Emme lives across the hall from Nate. They are friends. They share a love of James Bond movies and often spend evenings together watching a movie and sharing a meal. Nate is a womanizing playboy who often lends a sympathetic ear to Emme’s love life woes. Emme secretly would like more from Nate, but he is convinced that he never wants to marry or have children. He believes he and Emme want totally different things out of life. When an ex leaves an eight week old baby girl on Nate’s doorstep, telling him in a note that he is the father, Nate is forced to man up and take care of his daughter.
I loved this one. I’d forgotten how much I enjoy Melanie Harlow’s writing. She is great with character development, and her story lines are humorous and have great depth. Nate had a very sad event in his childhood that destroyed his family and made him afraid of opening himself up to love. He was scared to love and lose again. Emme was convinced she only fell for jerks. In the opening scenes where she receives a wedding invitation to her ex’s wedding, I was laughing out loud. Emme was sweet and adorable.
The supporting cast of characters were also well written and added to the story the way that real friends and family would. I highly recommend this one.
The Blurb: He’s back. Not just back in town, but living in the flat right beneath mine. And he looks good enough to eat, which is just one more reason to stay away from him. But I can’t resist. The sex is incredible (pretty sure we’ve shaken the house right off its foundation), but he can’t fool me—not this time. A degree in marketing and five years in advertising have taught me that “true love” is a fairy tale used to sell lipstick, diamonds, and perfume. It doesn’t exist. He thinks I’m wrong, and he wants to prove it. I think he’s crazy, so I dare him to try. It might be the biggest mistake of my life.
Jaime Owens doesn’t believe in love. She’s a love-him-and-leave-him sort of girl. She uses men for sex only and then kicks them out. Quinn Rusek is one of her brother’s friends. She’s known him all of her life. She even told him she loved him once when she was a teenager, and he was embarrassed and laughed at her, even though he really did like her back. He’s always liked her. Ten years later he’s back in her life, living below her. After some silly back and forth, they begin a physical relationship, but she has vowed never to love anyone.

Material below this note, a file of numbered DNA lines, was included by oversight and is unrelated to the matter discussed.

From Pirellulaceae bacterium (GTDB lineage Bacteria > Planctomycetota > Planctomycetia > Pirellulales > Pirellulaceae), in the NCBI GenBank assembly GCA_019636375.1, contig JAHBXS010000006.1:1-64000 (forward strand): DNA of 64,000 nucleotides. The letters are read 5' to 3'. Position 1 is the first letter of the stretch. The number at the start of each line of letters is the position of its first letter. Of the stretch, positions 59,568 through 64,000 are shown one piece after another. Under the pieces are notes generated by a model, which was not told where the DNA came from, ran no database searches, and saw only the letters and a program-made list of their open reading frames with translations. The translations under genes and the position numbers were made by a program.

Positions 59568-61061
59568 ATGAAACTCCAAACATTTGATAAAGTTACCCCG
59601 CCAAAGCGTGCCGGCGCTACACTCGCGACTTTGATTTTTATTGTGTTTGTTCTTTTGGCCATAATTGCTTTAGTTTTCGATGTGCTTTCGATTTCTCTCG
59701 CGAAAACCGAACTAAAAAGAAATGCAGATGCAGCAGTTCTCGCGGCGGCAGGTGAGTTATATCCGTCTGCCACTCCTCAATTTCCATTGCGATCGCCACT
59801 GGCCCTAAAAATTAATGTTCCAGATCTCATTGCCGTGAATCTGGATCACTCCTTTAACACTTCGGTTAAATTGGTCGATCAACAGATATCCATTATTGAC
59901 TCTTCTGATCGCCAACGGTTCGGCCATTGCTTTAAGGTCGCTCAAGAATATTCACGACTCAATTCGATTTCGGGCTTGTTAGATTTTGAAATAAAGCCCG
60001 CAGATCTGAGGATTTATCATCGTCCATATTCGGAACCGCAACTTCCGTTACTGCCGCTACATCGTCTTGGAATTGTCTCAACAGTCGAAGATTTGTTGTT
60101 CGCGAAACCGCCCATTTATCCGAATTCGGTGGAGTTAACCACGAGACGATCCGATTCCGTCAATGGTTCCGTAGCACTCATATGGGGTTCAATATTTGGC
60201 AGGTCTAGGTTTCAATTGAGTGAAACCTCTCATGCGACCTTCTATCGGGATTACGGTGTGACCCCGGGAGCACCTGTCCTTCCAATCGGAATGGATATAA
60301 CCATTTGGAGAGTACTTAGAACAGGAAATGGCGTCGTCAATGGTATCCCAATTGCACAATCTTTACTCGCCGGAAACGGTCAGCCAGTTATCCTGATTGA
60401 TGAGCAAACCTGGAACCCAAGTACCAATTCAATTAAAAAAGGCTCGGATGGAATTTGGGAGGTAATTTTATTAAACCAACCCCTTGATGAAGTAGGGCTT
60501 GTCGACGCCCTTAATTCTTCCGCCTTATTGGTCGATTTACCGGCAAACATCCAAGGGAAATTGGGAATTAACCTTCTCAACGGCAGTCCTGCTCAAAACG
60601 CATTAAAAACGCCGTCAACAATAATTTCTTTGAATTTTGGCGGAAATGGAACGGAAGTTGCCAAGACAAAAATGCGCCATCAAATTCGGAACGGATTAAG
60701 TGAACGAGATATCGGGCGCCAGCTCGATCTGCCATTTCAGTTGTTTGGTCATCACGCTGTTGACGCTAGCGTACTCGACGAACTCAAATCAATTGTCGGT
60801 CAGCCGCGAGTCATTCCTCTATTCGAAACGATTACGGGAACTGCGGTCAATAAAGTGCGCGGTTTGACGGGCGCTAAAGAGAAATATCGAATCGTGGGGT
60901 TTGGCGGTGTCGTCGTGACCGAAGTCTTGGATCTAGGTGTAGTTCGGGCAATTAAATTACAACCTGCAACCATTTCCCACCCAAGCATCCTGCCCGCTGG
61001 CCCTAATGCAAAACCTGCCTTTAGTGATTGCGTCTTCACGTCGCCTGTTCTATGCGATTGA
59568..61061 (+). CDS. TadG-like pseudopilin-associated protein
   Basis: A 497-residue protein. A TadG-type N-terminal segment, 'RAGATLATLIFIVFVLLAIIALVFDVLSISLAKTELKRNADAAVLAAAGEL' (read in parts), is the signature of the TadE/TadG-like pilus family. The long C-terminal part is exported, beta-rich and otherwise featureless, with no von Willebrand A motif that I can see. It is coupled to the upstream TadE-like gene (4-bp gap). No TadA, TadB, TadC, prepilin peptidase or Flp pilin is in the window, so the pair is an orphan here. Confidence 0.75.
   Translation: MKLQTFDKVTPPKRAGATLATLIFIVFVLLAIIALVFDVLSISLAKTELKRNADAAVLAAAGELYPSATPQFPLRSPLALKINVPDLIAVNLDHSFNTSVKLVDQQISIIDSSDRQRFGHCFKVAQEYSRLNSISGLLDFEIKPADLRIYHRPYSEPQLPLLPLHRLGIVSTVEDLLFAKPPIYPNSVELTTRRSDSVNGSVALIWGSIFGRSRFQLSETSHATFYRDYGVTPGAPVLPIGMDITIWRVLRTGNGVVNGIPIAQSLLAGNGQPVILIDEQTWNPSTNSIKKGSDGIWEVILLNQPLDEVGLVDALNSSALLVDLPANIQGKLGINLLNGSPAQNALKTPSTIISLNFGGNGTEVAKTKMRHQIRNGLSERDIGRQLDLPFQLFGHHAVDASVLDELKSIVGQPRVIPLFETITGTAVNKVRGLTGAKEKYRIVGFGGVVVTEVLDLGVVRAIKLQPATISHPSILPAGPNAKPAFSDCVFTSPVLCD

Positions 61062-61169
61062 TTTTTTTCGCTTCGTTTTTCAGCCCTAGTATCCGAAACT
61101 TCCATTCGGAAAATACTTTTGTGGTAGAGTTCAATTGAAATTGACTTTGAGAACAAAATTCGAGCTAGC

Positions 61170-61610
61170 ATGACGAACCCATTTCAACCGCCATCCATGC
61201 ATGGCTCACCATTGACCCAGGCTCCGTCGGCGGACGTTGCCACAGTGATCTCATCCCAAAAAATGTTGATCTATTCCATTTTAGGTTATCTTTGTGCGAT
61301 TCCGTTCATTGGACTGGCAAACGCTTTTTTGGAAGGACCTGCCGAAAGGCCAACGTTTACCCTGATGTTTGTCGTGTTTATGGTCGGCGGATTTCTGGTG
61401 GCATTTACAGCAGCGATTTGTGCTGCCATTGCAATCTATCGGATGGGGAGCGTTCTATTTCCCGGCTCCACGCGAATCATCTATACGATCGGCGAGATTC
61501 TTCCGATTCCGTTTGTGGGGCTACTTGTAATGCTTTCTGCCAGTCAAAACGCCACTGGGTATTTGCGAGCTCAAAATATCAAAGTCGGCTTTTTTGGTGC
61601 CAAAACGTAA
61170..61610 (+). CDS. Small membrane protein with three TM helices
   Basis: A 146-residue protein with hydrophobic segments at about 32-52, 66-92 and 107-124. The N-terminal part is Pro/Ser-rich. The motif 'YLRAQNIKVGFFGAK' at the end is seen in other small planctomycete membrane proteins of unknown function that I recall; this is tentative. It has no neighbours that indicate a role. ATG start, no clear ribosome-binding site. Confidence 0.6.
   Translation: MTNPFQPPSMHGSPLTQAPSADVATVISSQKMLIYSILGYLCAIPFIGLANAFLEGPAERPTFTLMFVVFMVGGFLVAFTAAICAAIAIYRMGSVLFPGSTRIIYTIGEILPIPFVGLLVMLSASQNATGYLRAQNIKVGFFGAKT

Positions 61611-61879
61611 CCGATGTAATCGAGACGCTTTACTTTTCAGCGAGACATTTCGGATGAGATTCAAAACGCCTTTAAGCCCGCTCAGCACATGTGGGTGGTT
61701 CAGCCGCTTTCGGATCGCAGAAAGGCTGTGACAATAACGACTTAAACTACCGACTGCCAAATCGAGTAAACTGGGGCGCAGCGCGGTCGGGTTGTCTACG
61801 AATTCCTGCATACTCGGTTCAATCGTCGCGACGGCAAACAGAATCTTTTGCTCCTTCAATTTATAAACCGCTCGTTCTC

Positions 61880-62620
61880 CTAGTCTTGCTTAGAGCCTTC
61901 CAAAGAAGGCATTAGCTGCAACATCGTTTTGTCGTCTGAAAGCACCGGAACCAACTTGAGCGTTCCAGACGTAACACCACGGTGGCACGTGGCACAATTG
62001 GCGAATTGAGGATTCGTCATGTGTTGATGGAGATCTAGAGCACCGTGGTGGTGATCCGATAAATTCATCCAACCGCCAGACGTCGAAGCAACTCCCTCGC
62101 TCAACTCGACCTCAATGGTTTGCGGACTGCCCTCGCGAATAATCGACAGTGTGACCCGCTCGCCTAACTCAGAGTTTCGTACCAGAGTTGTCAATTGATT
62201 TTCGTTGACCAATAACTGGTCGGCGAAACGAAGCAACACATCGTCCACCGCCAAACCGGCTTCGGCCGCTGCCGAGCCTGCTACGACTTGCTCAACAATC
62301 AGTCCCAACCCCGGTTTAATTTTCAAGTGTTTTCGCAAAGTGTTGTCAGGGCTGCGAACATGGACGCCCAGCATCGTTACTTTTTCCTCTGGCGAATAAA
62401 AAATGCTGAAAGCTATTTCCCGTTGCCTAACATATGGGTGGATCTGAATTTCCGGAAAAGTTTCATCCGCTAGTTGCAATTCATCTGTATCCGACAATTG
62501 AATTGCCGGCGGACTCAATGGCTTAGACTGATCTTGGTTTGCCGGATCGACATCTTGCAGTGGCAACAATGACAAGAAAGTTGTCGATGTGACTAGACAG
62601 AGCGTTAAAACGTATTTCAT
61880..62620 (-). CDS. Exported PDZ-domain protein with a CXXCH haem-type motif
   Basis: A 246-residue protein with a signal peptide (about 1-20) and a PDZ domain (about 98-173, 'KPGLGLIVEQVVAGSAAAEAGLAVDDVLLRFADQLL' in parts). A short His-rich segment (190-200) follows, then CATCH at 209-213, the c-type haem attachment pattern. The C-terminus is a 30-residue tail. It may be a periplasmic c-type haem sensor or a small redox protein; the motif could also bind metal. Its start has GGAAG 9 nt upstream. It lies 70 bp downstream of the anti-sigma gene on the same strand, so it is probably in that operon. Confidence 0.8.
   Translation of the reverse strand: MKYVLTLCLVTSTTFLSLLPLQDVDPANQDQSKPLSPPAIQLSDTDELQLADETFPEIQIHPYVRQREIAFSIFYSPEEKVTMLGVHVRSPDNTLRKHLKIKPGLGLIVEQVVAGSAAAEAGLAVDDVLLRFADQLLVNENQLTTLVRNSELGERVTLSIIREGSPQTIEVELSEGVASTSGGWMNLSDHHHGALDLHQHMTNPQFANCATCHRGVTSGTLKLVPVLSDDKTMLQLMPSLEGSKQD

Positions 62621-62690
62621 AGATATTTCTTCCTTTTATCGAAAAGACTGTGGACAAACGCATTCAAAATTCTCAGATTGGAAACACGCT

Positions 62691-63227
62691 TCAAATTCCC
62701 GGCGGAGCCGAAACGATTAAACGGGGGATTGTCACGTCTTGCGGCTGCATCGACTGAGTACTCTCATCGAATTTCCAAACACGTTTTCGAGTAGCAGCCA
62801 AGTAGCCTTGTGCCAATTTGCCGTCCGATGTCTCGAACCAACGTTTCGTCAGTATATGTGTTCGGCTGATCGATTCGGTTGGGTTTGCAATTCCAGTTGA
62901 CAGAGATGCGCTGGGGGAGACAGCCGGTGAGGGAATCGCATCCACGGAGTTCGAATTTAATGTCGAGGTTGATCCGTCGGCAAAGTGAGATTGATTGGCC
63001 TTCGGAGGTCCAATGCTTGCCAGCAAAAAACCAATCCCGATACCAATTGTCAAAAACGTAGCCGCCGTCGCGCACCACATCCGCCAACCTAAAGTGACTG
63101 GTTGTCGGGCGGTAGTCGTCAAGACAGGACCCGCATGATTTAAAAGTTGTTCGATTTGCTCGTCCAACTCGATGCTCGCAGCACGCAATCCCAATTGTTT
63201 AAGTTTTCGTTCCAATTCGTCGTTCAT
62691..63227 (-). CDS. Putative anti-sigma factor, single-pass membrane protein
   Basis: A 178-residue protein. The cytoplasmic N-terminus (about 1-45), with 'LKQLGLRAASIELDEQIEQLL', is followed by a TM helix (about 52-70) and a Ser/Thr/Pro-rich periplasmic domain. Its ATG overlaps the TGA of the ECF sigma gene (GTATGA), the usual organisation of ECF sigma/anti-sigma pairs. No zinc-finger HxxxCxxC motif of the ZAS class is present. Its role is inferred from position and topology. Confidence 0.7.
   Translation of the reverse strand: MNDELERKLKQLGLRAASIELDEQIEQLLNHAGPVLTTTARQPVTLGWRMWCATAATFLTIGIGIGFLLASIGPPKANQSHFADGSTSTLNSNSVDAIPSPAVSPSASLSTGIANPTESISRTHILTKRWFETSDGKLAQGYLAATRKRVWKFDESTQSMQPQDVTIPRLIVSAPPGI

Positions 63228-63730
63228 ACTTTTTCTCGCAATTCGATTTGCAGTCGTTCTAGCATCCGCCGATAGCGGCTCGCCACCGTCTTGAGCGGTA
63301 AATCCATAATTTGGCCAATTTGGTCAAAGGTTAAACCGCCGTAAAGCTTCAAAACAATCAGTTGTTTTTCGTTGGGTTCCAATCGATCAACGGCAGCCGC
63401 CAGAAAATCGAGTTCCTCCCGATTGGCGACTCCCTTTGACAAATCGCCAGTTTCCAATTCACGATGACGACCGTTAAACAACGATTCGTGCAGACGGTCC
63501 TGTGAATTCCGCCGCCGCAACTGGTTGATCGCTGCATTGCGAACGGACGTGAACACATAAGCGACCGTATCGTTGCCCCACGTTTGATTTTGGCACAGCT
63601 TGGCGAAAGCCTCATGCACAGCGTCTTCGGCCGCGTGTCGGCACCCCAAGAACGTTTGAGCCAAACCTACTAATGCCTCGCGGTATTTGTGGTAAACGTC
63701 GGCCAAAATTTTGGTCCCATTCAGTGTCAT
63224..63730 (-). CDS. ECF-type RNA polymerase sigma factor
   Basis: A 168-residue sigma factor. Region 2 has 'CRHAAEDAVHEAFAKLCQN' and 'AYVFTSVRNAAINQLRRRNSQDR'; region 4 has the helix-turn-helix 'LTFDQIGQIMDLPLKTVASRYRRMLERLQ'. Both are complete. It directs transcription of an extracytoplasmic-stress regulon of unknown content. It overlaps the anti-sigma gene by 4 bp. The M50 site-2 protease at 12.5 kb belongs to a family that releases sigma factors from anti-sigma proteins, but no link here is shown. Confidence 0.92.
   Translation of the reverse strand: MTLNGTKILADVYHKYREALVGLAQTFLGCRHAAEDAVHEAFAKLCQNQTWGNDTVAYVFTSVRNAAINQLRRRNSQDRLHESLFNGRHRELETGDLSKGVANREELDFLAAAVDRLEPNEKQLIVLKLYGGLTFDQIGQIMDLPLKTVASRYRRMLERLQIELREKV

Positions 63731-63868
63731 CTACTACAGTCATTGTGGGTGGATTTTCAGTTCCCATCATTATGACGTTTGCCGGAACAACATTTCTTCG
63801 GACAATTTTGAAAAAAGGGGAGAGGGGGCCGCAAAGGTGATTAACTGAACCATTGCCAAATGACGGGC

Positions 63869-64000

I read this one when I realized it was the first book in the series (set before After We Fall time-wise). I wanted to make sure I hadn’t missed something important. I hadn’t. I really did not like Jaime. Even after she figured out how she really felt for Quinn, I still didn’t like her. She was just a dud for me.
The Blurb: Jack Valentini isn’t my type. Sexy, brooding cowboys are fine in the movies, but in real life, I prefer a suit and tie. Propermanners. A close shave. Jack might be gorgeous, but he’s also scruffy, rugged, and rude. He wants nothing to do with a “rich city girl” like me, and he isn’t afraid to say so. But I’ve got a PR job to do for his family’s farm, so he’s stuck with me and I’m stuck with him. His glares. His moods. His tight jeans. His muscles. His huge, hard muscles. Pretty soon there’s a whole different kind of tension between us, the kind that has me misbehaving in barns, trees, and pickup trucks. I’ve never done anything so out of character—but it feels too good to stop. And the more I learn about the grievingex-Army sergeant, the better I understand him. Losing his wife left him broken and bitter and blaming himself. He doesn’t think he deserves a second chance at happiness. But he’s wrong. I don’t need to be his first love. If only he’d let me be his last.
Jack Valentini is an Army veteran suffering from PTSD. He’s also a widower, having lost his wife to a drunk driver. He’s broody and damaged, and he’s convinced he doesn’t deserve to be happy. He runs a family farm with his two brothers. Margot Lewiston is a city girl from a rich, old money family. Margot owns a PR company with her friend. Their company is hired by the Valentini family to help promote the farm and update their image. Jack doesn’t want Margot there. He doesn’t want things to change. It isn’t long before sparks fly between them.
I liked both main characters. They were both well-written and believable. Margot may have been a little spoiled and rich, but she’s funny and real. She was so good for Jack. Jack was heartbreaking. He’d been through so much. He was a good guy underneath it all, but he had to learn how to let go of the past. I enjoyed their journey and love story.